Engineers planning the cleanup of toxic coal tar from a former gas factory on Eighth Street are developing a separate remediation program to remove contaminated soil from the Augusta Canal.
"We have, just today (Friday), finished collecting soil and water data for the canal delineation," said Larry Bradbury, environmental safety director for Atlanta Gas Light Co., which owns the former manufactured gas site.
The plant property, where coal and oil were burned to make gas from 1852 until 1955, contains buildups of toxic coal tar. Chemicals from that tar have spread to adjacent properties through groundwater and soil.
Atlanta Gas will begin removal of the gas holder next month and has agreed - in an out-of-court settlement to a lawsuit - to pay property owners for damages associated with the contamination.
Cleanup of both the gas holder and a company-owned parcel to the west should occur between January and April. The canal cleanup is scheduled to begin in June and be completed around Dec. 1.
Mr. Bradbury said analysis of soil and water along a seven-block portion of the canal will determine the extent of the remediation program.
"At this point, we know the project will likely include excavation of some soil," he said. But the depth - and length along the canal - will be determined after data is examined, perhaps by late January.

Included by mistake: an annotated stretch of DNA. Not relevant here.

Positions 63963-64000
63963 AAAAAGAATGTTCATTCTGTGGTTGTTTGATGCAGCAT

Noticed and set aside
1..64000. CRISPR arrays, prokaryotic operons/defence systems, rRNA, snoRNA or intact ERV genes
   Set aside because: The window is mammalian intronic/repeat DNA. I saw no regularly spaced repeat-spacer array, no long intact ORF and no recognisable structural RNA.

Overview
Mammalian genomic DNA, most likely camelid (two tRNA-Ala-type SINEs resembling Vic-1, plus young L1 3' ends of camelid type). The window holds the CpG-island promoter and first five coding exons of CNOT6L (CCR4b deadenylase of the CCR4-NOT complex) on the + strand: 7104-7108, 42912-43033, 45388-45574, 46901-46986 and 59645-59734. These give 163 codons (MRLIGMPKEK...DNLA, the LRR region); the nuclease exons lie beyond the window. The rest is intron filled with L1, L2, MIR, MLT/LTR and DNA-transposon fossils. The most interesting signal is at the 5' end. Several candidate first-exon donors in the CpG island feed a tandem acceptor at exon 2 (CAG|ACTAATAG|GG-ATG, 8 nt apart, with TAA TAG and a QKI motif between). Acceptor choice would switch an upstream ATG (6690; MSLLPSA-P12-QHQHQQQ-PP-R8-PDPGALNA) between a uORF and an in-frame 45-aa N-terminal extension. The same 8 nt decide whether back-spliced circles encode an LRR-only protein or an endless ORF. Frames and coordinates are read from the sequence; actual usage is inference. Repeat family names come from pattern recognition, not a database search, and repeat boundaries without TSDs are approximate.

"I would expect, in early 1997, to meet with the city and the Augusta Canal Authority to discuss the project," he said, adding that the Atlanta Gas cleanup will coincide with the city's canal redevelopment plans.
City officials, working with the Canal Authority, hope to beautify the third level of the canal by cleaning some areas and rewatering the shallow, stagnant areas to restore the flow of water.
The redevelopment efforts are part of the Augusta Canal Master Plan devised three years ago in anticipation of Congress designating the canal as a National Heritage Area, which occurred in October.
"We've had some conversations with the city and Canal Authority," he said. "Their target was June to start physical work over there. We think there's some areas that we'll have to take care of, either in conjunction with the city's work or prior to them beginning."
Dick Fox, chairman-elect of the Canal Authority, said the gas company's cleanup in the area could be enhanced by a local effort to clean up trash and debris in the area.
"It's one of our goals to institute a cleanup of that part of the canal," Mr. Fox said. "It's been a trashy area for a long time and we need to organize a cleanup campaign, irrespective of the schedule of Atlanta Gas Light."
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